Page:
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Case Report
2009:75:5;506-508
doi: 10.4103/0378-6323.55397
PMID: 19736433

Pigmented trichoblastoma with sebaceous hyperplasia

Girish Kamat, Balasab Yelikar, Savita Shettar, Mahesh H Karigoudar
 Department of Pathology, Shri B. M. Patil Medical College and Research Centre, Bijapur, India

Correspondence Address:
Girish Kamat
Department of Pathology, Shri B. M. Patil Medical College and Research Centre, Bijapur
India
How to cite this article:
Kamat G, Yelikar B, Shettar S, Karigoudar MH. Pigmented trichoblastoma with sebaceous hyperplasia. Indian J Dermatol Venereol Leprol 2009;75:506-508
Copyright: (C)2009 Indian Journal of Dermatology, Venereology, and Leprology

Abstract

Trichoblastoma is a rare benign trichogenic tumour with epithelial and mesenchymal components recapitulating the germinal hair bulb and associated mesenchyme. A 50- year- old male patient presented with slowly enlarging circumscribed solid nodule measuring 4x3x4.5 cm over the tip of the nose. Microscopy of tumour revealed nodular tumour spanning the entire dermis with collection of mesenchymal cells resembling follicular papilla. Areas of pigmentation and sebaceous hyperplasia were noted. There is a need for differentiation of this tumor which is benign, from other pigmented tumors having basaloid arrangement of cells such as basal cell carcinoma.
Keywords: Trichogenic tumors, Pigmented trichoblastoma, Pigmented epithelial tumors

Introduction

Trichoblastoma presents clinically as slowly growing, solitary, well circumscribed nodule, predominantly in head and neck area. Most commonly it is seen in age group of 5 th to 7 th decade. [1] Trichoblastoma is the most common neoplasm developing in nevus sebaceous of Jadassohn. [2] Rare case of trichoblastoma with sebeceoma has been reported. [3] A rare case of trichoblastoma with apocrine and sebaceous differentiation also has been reported. [4] There are very few cases of pigmented trichoblastoma reported in the literature. [5] To the best of our knowledge, pigmented trichoblastoma with sebaceous hyperplasia has not been described in the literature.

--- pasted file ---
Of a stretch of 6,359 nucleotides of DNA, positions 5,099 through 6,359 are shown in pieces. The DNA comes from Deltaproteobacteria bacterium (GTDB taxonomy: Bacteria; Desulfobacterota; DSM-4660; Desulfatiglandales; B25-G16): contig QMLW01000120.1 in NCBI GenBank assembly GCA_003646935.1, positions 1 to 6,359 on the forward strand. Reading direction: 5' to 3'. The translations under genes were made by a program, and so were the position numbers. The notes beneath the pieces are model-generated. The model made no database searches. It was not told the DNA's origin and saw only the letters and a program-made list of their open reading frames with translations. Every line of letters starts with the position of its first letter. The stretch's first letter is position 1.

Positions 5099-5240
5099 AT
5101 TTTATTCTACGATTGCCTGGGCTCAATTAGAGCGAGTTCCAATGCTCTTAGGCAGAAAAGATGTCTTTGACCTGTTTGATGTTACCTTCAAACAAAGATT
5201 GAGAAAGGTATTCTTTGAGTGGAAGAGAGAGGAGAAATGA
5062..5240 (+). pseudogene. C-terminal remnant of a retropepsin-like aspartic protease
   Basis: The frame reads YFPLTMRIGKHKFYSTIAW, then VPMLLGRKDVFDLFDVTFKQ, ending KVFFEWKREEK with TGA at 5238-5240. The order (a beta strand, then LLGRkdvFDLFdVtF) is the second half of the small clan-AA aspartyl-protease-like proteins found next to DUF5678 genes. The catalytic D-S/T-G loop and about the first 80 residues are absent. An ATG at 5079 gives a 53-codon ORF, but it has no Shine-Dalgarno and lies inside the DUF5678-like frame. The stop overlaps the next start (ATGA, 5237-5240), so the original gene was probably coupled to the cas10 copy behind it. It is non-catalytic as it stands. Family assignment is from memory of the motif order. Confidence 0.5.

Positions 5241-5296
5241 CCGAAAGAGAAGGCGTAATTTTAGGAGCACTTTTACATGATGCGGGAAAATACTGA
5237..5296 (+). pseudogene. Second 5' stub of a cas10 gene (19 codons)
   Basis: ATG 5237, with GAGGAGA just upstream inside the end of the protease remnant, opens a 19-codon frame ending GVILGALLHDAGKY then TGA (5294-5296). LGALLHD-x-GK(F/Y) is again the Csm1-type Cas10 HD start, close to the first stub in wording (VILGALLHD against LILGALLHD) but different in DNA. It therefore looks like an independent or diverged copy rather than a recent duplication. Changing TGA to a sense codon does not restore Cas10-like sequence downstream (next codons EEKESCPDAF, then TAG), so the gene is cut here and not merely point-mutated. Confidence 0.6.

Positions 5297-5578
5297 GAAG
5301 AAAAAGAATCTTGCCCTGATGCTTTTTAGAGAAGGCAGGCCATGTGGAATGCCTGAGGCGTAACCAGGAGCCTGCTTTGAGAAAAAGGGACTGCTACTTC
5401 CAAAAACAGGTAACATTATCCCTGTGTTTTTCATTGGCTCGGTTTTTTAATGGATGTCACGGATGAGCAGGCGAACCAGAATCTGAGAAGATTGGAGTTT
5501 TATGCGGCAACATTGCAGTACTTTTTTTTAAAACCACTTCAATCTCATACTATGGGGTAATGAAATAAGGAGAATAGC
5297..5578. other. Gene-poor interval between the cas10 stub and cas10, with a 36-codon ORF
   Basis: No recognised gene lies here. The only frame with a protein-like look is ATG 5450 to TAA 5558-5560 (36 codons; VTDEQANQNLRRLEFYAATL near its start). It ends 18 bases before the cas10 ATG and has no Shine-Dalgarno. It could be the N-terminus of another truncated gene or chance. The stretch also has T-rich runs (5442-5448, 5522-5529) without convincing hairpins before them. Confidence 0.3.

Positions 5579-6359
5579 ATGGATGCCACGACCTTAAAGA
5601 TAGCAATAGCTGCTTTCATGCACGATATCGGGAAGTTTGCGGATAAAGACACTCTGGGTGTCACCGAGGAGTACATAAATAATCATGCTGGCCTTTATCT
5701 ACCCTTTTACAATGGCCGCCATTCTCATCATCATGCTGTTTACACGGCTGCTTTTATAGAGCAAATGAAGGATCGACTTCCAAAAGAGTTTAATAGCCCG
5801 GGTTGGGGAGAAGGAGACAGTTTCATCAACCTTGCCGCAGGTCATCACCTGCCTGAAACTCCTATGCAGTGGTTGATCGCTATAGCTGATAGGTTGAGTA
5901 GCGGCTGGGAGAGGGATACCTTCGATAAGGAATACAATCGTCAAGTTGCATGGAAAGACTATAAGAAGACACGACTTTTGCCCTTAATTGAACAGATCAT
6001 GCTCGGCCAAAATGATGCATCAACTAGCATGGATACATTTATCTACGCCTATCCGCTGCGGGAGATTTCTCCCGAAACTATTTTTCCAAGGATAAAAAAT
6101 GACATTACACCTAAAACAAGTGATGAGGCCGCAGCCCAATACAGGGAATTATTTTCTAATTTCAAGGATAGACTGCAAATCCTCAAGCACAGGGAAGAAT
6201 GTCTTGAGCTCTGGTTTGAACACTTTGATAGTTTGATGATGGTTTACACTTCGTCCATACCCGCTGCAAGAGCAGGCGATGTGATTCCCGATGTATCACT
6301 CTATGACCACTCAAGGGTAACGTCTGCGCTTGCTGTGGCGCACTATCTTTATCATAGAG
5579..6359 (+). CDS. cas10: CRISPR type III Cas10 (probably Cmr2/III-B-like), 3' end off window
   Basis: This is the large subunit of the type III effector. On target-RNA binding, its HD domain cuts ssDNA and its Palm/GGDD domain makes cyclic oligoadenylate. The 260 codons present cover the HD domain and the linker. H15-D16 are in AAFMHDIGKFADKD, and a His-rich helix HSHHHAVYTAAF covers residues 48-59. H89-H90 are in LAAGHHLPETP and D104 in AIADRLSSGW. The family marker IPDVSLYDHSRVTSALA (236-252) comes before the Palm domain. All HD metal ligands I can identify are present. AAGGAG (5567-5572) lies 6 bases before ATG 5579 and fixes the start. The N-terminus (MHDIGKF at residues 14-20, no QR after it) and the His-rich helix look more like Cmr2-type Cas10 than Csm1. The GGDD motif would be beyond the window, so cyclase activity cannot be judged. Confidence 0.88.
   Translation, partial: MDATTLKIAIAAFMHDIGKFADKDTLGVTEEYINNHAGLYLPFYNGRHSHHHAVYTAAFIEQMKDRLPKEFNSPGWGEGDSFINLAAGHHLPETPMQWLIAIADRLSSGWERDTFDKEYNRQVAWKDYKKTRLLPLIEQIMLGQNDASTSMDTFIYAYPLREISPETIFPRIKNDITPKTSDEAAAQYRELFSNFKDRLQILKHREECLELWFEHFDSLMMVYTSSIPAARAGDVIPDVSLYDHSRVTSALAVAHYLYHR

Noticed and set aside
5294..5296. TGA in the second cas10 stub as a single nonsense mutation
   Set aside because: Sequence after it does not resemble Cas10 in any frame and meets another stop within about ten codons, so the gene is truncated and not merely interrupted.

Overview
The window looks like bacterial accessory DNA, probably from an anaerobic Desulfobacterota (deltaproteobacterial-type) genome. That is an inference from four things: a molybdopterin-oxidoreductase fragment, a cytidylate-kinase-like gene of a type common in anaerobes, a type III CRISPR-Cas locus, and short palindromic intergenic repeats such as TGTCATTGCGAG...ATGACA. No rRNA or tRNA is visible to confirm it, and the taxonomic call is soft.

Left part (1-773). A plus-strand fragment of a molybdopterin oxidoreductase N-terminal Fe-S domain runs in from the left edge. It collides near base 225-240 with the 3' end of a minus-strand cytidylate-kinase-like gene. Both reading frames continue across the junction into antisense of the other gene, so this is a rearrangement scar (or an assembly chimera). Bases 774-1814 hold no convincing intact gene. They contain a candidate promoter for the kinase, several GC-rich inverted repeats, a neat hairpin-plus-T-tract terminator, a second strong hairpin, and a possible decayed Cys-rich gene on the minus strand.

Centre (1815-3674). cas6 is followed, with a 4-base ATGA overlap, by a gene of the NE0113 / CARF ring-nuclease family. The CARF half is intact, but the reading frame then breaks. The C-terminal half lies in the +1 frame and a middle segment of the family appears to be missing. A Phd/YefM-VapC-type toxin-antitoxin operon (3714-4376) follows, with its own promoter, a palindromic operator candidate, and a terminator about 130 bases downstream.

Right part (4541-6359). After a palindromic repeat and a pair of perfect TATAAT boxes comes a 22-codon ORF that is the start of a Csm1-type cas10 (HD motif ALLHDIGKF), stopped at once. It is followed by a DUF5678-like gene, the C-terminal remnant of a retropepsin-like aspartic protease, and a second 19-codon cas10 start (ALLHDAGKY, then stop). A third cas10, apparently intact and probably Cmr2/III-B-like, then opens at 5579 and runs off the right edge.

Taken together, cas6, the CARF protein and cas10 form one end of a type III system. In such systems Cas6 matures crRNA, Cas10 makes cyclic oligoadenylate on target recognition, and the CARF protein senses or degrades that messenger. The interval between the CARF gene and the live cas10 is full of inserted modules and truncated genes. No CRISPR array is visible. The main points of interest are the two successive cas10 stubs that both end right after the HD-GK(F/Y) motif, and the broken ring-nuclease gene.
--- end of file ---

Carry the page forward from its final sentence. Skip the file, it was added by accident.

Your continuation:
Case Report

A 50-year-old male patient, presented to Ear, Nose and Throat department with a gradually enlarging mass over the tip of nose for last 6 years. The nodule was well circumscribed and ovoid. The surface was smooth and black to brown in colour [Figure - 1]. It was firm in consistency and was tender to palpate. A clinical differential diagnosis of benign adnexal tumour, keratinous cyst, and pigmented basal cell carcinoma was made and the patient was referred for fine needle aspiration cytology.